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Commentary: Another tax debate

It’s an election year, which means time to talk about tax increases. This year we see proposals by the San Diego Association of Governments for a countywide sales tax increase as well as higher tax rates being floated by the cities of Encinitas, Escondido, Santee and San Diego.

Encinitas is exploring the idea of adding 1% to their sales tax “to pay for much-need improvements to the city’s roadways, drainage systems and other infrastructure.”  

Escondido has a coalition of community leaders, business members, labor and public safety organizations making an effort to add 1% to its sales tax.  Because the city “revenue has not been able to keep pace with the growing costs of providing services.” 

Santee is proposing a “temporary” sales tax increase. Proponents say it’s needed to “build and staff two new fire stations” and reduce response times.  

And in San Diego we see a push developing to add a point onto their sales tax. The city recently took steps to cut library funding to plug a potential $220 million deficit.

All appear to be altruistic efforts to fund services we all want. The pitches are focused on funding services that are good for the community.  

Helping the disadvantaged, fixing streets, maintaining libraries, improving public safety.  If we listen to the words being spoken they simply do not have enough money to provide what people need.  

But let’s ignore the words for a moment and look at actual spending numbers.  President Joe Biden says, “Don’t tell me what you value, show me your budget and I’ll tell you what you value,” so let’s use Joe’s rule to see what they value.

Certainly, the cost of everything has increased, but inflationary increases in the cost of services to residents are dwarfed by growth in payments to employee pension plans.  

Public agencies make two types of contributions to employee pension plans.  The “normal” payment is a contribution to pension coverage based on a percentage of the employee’s pay. 

Similar to private 401K employer contributions, but where it usually ends there in private plans, in public plans that normal contribution is just the starting point.  

Public employees have been promised payments higher than the normal contributions can fund.  To keep those promises, an unfunded actuarial liability (UAL) payment needs to be made — on top of the normal contribution — every year.  Real numbers show those UAL payments are consuming an increasing amount of city budgets.

In Encinitas UAL payments grew from $2.6M in 2018 to $5.1M in 2023, up an astounding 14% per year. That’s a growth rate over four times greater than inflation during that time.  And that’s not unique.

Escondido’s 2018 UAL payments went from $13.7 million to $26.3 million, also growing almost 14% each year.  Santee’s UAL went from $1.8M to $4.1M in 2023, a rise of 18% per year.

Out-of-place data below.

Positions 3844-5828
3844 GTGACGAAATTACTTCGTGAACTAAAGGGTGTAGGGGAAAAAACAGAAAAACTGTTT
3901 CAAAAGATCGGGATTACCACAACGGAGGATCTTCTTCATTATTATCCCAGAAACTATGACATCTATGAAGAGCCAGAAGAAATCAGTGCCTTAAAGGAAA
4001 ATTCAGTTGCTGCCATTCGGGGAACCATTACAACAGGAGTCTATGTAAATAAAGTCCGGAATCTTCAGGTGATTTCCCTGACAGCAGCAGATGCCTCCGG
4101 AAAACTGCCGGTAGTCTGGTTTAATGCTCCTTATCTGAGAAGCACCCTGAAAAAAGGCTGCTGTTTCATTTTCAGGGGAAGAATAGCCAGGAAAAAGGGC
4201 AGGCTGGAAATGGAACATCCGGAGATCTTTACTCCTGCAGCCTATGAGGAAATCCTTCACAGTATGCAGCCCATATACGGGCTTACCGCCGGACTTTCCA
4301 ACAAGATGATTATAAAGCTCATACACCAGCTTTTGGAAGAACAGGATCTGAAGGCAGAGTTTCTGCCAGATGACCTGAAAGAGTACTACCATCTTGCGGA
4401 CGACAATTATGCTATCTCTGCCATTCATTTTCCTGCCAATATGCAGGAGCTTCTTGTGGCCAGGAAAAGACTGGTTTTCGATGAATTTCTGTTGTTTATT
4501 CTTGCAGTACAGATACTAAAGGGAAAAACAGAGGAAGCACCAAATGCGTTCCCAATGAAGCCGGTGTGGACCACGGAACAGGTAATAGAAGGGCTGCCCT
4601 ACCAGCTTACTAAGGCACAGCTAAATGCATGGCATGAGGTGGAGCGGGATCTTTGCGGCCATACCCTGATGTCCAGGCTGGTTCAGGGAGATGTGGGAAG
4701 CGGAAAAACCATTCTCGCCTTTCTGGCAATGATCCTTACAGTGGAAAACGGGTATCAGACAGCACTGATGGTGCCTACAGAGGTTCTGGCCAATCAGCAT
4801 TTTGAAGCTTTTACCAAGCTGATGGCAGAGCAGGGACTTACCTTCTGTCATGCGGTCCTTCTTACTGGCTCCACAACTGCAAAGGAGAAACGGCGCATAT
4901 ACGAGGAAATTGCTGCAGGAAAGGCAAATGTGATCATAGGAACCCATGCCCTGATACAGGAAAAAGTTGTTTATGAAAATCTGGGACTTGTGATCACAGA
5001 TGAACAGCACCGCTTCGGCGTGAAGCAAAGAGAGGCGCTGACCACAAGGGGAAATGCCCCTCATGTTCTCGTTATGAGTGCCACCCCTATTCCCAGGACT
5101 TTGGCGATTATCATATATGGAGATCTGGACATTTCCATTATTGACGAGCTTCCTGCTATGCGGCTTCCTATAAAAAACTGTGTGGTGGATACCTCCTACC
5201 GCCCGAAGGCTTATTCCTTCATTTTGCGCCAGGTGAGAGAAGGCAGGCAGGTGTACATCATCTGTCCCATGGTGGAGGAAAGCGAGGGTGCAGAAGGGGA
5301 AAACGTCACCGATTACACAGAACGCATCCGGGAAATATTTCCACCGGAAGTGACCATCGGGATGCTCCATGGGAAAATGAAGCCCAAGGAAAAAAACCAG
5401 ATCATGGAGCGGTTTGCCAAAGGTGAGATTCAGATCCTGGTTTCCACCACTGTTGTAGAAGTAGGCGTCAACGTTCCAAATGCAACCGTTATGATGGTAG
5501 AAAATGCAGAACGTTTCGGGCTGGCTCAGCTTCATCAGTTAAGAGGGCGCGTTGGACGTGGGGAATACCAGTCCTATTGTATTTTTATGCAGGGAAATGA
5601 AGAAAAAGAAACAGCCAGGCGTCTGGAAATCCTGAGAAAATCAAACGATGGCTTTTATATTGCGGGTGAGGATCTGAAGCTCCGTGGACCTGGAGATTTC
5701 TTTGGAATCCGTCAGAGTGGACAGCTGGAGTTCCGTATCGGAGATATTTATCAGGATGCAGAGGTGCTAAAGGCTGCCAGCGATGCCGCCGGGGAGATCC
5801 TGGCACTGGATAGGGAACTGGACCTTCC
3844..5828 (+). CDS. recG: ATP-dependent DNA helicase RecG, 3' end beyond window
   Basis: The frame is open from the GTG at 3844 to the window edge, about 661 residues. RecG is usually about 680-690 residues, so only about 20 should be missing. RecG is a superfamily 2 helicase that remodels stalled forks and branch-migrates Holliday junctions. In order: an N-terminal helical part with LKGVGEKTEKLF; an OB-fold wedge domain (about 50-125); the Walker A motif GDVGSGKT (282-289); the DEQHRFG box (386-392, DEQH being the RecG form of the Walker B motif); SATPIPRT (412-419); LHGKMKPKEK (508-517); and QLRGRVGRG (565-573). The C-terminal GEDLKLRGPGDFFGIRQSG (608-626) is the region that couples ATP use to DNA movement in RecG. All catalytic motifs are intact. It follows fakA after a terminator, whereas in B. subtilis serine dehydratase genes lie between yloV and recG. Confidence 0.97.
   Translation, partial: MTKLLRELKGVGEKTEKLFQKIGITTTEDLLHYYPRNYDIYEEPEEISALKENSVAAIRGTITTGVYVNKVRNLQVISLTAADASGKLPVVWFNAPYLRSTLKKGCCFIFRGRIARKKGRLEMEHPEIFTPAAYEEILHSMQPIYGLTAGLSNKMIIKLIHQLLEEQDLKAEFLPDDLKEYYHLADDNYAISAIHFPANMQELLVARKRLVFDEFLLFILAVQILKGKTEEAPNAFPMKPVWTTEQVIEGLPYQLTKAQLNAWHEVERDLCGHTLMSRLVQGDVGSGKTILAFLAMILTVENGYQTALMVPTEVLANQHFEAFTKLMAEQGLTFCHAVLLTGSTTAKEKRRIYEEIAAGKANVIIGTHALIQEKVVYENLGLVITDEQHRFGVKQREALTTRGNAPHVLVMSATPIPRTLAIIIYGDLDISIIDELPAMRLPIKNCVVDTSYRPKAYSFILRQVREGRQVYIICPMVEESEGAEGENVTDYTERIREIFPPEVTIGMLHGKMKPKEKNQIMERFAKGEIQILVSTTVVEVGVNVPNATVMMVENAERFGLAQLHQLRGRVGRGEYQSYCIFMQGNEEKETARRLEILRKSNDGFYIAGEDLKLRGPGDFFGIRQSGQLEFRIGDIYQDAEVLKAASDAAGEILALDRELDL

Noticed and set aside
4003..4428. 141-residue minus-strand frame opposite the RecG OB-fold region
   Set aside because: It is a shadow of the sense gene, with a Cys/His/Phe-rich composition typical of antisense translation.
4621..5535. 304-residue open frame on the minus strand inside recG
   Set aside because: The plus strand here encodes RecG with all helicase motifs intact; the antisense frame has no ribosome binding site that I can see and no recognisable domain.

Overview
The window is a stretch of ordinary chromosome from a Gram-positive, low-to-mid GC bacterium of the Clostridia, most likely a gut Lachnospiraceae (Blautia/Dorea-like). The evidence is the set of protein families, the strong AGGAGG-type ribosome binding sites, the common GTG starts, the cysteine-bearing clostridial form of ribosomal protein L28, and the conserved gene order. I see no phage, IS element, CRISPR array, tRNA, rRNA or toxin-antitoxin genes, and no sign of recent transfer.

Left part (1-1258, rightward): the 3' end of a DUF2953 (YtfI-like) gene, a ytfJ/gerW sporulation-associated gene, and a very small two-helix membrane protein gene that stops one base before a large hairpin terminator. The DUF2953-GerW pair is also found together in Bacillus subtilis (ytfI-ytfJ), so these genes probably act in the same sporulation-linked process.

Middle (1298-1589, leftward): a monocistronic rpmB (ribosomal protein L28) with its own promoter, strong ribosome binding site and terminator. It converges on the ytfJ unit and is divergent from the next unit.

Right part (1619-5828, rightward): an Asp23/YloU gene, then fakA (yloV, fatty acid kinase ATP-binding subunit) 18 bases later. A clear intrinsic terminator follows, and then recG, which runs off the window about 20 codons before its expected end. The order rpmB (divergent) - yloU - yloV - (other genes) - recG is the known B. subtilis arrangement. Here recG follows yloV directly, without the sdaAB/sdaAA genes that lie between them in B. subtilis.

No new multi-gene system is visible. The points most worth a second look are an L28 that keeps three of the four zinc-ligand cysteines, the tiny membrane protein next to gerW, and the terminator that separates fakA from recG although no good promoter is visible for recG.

San Diego’s latest data available is for 2022, which shows a contribution of $400.5 million.  Five years ago in 2017, the number was $322.9 million.  That’s a growth rate of 4.4% per year.  

All growth rates exceed inflation, and all are increases in cost that have nothing to do with maintaining streets, providing library services, or improving police and fire response.  

The city of San Diego tells us it’s going to cut from the neediest residents but doesn’t mention it’s doing that to benefit its employees.

We have an obligation to keep our pension promises, but the decision is not “how do we keep pensioners from having to live in the street,” but whether the need to fund higher pensions outweighs the need to fund better services for residents.

Pension data provided by the agencies to Transparent California shows the average annual pension payment of an Encinitas employee retiring after a full career (30+ years) was $105,085. In Santee, $99,317; Escondido $95,066; San Diego, $90,828.  

Maybe the residents of Encinitas and other cities feel this is inadequate and want to ensure ever-increasing pension payments are made.  

But having a city claim tax increases are needed for a host of reasons that ignore the real cause of financial issues is misleading at best.  

An honest discussion of tax increases should start by using data to identify the reason additional revenues are needed.  

Perhaps it’s time for our cities to look at solving the root cause of the problem and finding a way to move new employees onto a more affordable program (as San Diego once tried to do), rather than slapping a taxpayer-funded band-aid over the problem?  

We need to have that open discussion now if we don’t want to see these tax increase debates every few years forever.

Todd Maddison is the director of research for watchdog agency Transparent California.

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